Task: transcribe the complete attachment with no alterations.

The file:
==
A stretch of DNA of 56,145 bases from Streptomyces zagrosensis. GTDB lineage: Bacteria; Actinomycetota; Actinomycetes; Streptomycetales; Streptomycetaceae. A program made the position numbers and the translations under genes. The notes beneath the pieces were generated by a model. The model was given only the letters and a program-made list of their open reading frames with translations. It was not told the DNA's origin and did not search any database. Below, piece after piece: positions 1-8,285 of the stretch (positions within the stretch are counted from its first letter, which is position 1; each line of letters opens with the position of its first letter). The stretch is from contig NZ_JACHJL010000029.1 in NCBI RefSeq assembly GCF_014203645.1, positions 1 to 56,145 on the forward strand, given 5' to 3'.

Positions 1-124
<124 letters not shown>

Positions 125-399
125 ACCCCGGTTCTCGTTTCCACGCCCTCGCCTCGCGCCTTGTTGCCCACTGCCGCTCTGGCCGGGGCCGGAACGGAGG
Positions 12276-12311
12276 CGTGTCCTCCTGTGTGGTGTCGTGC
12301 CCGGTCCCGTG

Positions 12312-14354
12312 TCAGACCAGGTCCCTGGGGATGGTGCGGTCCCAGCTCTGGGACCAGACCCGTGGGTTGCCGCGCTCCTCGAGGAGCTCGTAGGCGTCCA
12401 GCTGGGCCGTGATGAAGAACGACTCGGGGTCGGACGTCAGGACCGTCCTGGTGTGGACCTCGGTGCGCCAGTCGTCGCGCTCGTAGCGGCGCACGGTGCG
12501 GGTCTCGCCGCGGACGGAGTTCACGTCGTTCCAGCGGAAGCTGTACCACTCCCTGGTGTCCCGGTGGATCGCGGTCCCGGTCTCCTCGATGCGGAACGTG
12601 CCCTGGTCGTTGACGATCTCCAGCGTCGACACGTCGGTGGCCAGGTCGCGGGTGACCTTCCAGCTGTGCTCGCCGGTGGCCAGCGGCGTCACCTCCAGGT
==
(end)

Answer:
A stretch of DNA of 56,145 bases from Streptomyces zagrosensis. GTDB lineage: Bacteria; Actinomycetota; Actinomycetes; Streptomycetales; Streptomycetaceae. A program made the position numbers and the translations under genes. The notes beneath the pieces were generated by a model. The model was given only the letters and a program-made list of their open reading frames with translations. It was not told the DNA's origin and did not search any database. Below, piece after piece: positions 1-8,285 of the stretch (positions within the stretch are counted from its first letter, which is position 1; each line of letters opens with the position of its first letter). The stretch is from contig NZ_JACHJL010000029.1 in NCBI RefSeq assembly GCF_014203645.1, positions 1 to 56,145 on the forward strand, given 5' to 3'.

Positions 1-124
<124 letters not shown>

Positions 125-399
125 ACCCCGGTTCTCGTTTCCACGCCCTCGCCTCGCGCCTTGTTGCCCACTGCCGCTCTGGCCGGGGCCGGAACGGAGG
Positions 12276-12311
12276 CGTGTCCTCCTGTGTGGTGTCGTGC
12301 CCGGTCCCGTG

Positions 12312-14354
12312 TCAGACCAGGTCCCTGGGGATGGTGCGGTCCCAGCTCTGGGACCAGACCCGTGGGTTGCCGCGCTCCTCGAGGAGCTCGTAGGCGTCCA
12401 GCTGGGCCGTGATGAAGAACGACTCGGGGTCGGACGTCAGGACCGTCCTGGTGTGGACCTCGGTGCGCCAGTCGTCGCGCTCGTAGCGGCGCACGGTGCG
12501 GGTCTCGCCGCGGACGGAGTTCACGTCGTTCCAGCGGAAGCTGTACCACTCCCTGGTGTCCCGGTGGATCGCGGTCCCGGTCTCCTCGATGCGGAACGTG
12601 CCCTGGTCGTTGACGATCTCCAGCGTCGACACGTCGGTGGCCAGGTCGCGGGTGACCTTCCAGCTGTGCTCGCCGGTGGCCAGCGGCGTCACCTCCAGGT